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Jewish Journal

Blacks, Jews Unite for ‘Sheba’

by Beverly Gray

December 5, 2002 | 7:00 pm

In 1939, as a child of 3, Sonia Levitin fled Hitler's Germany with her family. The first friend she made in the United States was a small African American girl. Nearly 50 years later, as a well-established writer of young adult fiction, Levitin won the National Jewish Book Award for "The Return" (Atheneum, 1987). This historical novel focuses on the plight of Ethiopian Jews, who consider themselves descendants of King Solomon and the Queen of Sheba. In tracing their perilous journey from Africa to Israel via Operation Moses in 1984, Levitin combined her long-standing interest in African culture with her own childhood memories of leaving her homeland behind.

Now "The Return" is becoming a musical play, thanks to an unusual collaboration between Jews and prominent members of the African American arts scene. "Children of Sheba" will receive its first partial staging at the Museum of Tolerance on Tuesday evening, Dec. 10. Playwright Myla Lichtman-Fields supplied the show's book and serves as Levitin's co-lyricist. Hollywood composer William Anderson wrote the musical score. The director and choreographer for "Children of Sheba" is the legendary Donald McKayle, who staged such Broadway musical hits as "Raisin" and "Sophisticated Ladies," and today heads the dance department at UC Irvine. Leading the primarily African American cast is actress-singer Jonelle Allen, known for her role as Grace on the '90s drama series, "Dr. Quinn, Medicine Woman."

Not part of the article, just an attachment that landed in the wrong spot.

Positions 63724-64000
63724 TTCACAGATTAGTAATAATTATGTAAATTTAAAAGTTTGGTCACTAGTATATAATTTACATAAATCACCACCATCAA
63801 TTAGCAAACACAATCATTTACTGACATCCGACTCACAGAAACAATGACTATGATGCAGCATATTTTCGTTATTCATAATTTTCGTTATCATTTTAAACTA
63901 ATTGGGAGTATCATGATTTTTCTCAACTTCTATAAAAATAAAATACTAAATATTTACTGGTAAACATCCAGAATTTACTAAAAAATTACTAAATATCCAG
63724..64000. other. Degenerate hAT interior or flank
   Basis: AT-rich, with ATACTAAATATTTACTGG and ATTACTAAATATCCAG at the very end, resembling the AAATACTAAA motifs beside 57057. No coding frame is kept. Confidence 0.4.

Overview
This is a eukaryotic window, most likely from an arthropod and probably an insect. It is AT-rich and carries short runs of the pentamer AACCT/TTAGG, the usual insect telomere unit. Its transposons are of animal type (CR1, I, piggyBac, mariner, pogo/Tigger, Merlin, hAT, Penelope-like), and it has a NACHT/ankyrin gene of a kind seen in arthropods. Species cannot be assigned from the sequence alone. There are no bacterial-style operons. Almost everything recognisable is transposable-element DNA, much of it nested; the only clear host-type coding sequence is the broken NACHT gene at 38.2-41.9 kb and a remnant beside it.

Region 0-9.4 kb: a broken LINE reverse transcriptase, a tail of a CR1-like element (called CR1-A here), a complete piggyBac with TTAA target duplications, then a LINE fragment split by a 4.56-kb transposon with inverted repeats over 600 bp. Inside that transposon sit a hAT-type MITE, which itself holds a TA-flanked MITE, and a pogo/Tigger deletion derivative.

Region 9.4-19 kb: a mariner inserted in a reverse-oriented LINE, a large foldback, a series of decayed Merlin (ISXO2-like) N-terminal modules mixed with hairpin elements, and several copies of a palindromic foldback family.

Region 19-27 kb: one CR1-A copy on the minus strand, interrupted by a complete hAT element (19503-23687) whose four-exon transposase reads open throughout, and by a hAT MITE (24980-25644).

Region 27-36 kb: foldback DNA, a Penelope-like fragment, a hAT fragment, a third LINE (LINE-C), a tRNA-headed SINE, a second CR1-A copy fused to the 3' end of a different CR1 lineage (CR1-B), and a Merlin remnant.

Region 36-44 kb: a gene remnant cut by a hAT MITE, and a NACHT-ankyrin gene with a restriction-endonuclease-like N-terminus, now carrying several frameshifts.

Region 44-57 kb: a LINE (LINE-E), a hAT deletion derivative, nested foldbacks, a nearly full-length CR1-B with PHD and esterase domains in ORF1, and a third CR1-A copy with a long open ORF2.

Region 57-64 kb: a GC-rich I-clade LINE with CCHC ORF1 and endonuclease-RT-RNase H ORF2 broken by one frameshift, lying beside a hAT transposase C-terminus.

Though McKayle, who is married to an Israeli, has some knowledge of Jewish life, the young black cast members have had to learn such basics as how to bless Shabbat candles and recite the "Shema." At the end of a prayer, one actor expressed with surprise: "You guys say 'Amen,' too!" But Levitin is delighted that her performers "are so full of life and energy." She added, "What all my work has been about is trying to build bridges. [This project] really forges a link between black and white people, and between Jews and non-Jews."



For information about the Dec. 10 presentation of "Children of Sheba" at the Museum of Tolerance, Simon Wiesenthal Plaza, 9786 W. Pico Blvd., Los Angeles. (310) 772-2452.

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